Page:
Saturday, January 31, 2009

A Year of Firsts

Totally not exciting here in the least, but just to keep the record going...

- Had a bite of a Reuben sandwich which is cause for two firsts -- first time I've ever had corned beef (which is what, exactly?) and the first time I've ever had sauerkraut -- shockingly not bad!

- Tasted matzo ball soup for the first time -- cornmealy, but surprisingly tasty

- Drove home from New York City --now that I know I can do it (it was a breeze), I'm hoping to head up there more often

Friday, January 30, 2009

Movie Review - The Curious Case of Benjamin Button (2008)

starring Brad Pitt, Cate Blanchett, Taraji P. Henson, Tilda Swinton, and Julia Ormand
directed by David Fincher
screenplay by Eric Roth


That's the only thing I could think of when this movie was finished. Who knew that a movie nominated for 13 Oscars could be so flippin' boring?

The story is simple and it's spread out over three painfully dull hours. Benjamin is born old knowing nothing and grows young while gaining knowledge. There are many, many vignettes that you would think lead up to some defining moment in his life, but they all end up being inconsequential. (There's that word again)

That's the problem with the film. There are scenes that are good by themselves (particularly his affair with Tilda Swinton), but Pitt's portrayal of Benjamin is so one-note that you never get the sense that he learned a thing from his journeys...and there are many journeys.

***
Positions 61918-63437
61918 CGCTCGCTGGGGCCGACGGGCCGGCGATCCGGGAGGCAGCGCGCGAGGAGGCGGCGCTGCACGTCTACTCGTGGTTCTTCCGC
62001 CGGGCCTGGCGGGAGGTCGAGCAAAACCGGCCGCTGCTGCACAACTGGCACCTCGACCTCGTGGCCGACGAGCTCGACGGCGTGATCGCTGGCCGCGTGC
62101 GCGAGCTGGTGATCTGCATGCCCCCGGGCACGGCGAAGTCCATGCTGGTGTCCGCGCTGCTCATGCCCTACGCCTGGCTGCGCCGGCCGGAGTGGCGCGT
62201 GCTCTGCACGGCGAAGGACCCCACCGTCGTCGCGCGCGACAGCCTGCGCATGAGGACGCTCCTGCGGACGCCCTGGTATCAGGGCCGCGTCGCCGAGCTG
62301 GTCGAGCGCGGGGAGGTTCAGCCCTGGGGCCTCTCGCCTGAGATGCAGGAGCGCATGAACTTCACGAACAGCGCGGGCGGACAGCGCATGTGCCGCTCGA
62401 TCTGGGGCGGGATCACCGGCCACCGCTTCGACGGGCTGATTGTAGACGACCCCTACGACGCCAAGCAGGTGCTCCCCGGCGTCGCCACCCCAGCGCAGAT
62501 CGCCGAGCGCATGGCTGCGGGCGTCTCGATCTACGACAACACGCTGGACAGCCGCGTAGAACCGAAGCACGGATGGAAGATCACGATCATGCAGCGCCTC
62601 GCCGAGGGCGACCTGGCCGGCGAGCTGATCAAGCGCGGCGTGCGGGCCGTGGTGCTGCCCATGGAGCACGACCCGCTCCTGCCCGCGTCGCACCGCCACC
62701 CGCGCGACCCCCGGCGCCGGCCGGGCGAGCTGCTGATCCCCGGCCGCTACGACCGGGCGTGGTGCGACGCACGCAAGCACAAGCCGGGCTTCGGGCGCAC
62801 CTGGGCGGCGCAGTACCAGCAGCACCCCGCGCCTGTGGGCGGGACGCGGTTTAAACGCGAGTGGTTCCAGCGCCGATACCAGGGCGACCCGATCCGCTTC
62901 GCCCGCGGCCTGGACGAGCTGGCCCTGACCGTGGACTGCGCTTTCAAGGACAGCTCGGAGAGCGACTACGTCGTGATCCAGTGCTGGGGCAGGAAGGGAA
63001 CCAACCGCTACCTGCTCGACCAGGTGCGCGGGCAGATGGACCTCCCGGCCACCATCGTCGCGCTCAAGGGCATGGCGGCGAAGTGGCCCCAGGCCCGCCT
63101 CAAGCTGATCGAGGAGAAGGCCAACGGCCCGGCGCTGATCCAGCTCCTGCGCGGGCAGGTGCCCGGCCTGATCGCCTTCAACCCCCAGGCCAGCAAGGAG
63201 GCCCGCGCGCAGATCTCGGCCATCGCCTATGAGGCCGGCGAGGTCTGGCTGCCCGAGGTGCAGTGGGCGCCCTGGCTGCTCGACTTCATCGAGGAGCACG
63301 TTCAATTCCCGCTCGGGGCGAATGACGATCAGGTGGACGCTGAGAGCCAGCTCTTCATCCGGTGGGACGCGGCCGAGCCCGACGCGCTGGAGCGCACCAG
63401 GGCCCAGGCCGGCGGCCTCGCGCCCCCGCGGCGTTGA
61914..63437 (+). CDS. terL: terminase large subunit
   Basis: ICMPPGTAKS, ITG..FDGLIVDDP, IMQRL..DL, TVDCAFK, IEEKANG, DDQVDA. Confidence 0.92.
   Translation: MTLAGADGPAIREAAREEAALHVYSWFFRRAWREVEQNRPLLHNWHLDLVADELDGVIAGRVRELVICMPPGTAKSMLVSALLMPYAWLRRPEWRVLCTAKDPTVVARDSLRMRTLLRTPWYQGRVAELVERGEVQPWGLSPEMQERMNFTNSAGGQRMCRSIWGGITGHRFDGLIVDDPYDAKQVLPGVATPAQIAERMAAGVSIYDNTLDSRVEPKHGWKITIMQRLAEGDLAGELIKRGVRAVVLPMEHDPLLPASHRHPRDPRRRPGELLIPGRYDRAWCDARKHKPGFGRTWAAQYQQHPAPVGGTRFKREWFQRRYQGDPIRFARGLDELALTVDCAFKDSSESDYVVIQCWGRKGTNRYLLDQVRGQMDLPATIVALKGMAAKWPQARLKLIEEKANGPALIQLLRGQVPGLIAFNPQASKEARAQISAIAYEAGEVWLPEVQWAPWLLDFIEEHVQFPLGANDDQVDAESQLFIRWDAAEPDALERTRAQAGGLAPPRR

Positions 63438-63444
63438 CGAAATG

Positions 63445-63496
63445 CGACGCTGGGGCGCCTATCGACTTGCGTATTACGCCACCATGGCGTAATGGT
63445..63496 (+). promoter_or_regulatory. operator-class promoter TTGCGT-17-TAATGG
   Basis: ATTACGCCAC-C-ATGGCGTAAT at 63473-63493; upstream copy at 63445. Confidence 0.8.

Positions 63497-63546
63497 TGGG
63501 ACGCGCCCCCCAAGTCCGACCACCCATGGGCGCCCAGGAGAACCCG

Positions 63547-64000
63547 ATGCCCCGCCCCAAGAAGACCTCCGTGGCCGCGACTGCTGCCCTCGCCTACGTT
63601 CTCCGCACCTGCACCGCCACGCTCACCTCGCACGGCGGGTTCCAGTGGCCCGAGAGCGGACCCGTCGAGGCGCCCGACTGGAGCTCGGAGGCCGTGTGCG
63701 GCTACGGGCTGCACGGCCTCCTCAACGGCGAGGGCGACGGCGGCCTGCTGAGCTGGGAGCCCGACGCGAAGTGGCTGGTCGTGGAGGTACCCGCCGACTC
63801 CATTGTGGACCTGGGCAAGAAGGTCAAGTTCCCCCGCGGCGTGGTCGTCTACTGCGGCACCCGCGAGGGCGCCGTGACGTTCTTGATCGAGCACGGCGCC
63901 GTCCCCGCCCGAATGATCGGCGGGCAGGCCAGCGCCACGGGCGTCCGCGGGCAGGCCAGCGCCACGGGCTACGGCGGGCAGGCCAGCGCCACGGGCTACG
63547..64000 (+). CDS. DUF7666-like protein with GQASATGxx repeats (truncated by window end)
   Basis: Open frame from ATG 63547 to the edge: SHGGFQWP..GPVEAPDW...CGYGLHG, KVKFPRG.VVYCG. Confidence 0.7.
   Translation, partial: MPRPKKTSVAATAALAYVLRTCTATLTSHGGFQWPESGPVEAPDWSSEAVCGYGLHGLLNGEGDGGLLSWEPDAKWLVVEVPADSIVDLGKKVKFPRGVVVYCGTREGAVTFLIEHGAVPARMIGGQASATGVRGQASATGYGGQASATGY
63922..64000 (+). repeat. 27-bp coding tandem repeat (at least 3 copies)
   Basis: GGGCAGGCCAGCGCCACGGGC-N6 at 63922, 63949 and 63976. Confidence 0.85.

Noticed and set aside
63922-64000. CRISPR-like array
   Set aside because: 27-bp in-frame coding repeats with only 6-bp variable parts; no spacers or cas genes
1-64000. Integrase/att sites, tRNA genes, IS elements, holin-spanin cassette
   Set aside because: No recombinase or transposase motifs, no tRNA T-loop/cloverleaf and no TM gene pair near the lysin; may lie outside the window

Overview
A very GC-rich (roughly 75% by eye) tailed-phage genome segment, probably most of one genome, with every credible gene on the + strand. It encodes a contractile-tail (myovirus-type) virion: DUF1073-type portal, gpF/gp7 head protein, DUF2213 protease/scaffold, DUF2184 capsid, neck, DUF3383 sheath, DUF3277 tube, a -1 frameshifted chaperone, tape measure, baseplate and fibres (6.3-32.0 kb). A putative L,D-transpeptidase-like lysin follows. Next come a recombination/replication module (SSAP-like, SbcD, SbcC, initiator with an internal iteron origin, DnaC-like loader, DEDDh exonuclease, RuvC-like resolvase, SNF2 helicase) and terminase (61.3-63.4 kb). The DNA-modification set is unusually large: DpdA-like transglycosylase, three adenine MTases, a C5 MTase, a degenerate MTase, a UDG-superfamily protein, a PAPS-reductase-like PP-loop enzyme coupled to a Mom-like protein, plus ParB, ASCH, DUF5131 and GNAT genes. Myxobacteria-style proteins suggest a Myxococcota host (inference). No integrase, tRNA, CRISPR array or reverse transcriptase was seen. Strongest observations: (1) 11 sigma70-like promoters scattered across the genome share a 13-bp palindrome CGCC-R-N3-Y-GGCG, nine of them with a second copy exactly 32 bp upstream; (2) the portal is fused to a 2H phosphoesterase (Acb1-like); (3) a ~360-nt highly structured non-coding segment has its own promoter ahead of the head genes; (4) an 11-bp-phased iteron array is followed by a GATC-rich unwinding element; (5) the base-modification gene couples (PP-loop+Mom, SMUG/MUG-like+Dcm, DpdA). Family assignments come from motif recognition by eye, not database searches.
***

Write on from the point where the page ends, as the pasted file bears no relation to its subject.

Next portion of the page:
It's not just Pitt that's one-note...the whole movie is kinda flat. Washed out colors and monotone line readings just made the flick a drag both visually and aurally.

Taraji P. Henson's Oscar-nominated role as Benjamin's adopted mother is okay, but I always got the sense that she was "acting." She never embodied the role.

The special effects were certainly admirable and should probably win the Oscar. There was never a moment when I felt like I was watching a digitalized face of Brad Pitt on an old man. The make-up was also stellar. There were a few shots cinematography-wise that were good as well.

My main problem with the film is that I sat through three hours of it and I have no idea what it was trying to say. Love is everlasting? Age shouldn't hold us back? Age is nothing but a number? Don't judge a book by its cover? I have no clue because there really was no point to anything in this film.

It was simply inconsequential.

The RyMickey Rating: C-

Wednesday, January 28, 2009

A Book a Week - Hocus Pocus

Book Five of the Book a Week Quest

Hocus Pocus
by Kurt Vonnegut, 1990

I'm not really gonna waste too much time on this one.

I had read two previous Vonnegut novels (Slaughterhouse-Five and Slapstick) when I was in high school and I remember liking them...this one, though, I didn't like one bit.

The forward to the book states that Vonnegut found thousands of numbered scraps of paper of different sizes written by the "author" of the book Eugene Hartke. Vonnegut organized Hartke's thoughts in order and published the book.

But that's the's just random thoughts. There was no cohesion here...names were thrown about here and there, were forgotten about for a hundred pages, and then mentioned again as if I was supposed to remember them.

I really didn't care a bit for the "author" or his family or his job or his friends or his tales of Vietnam or his too numerous to mention trysts with ladies...

This one was a bust.

Tuesday, January 27, 2009

What I'm Listening To - "Home" by Marc Broussard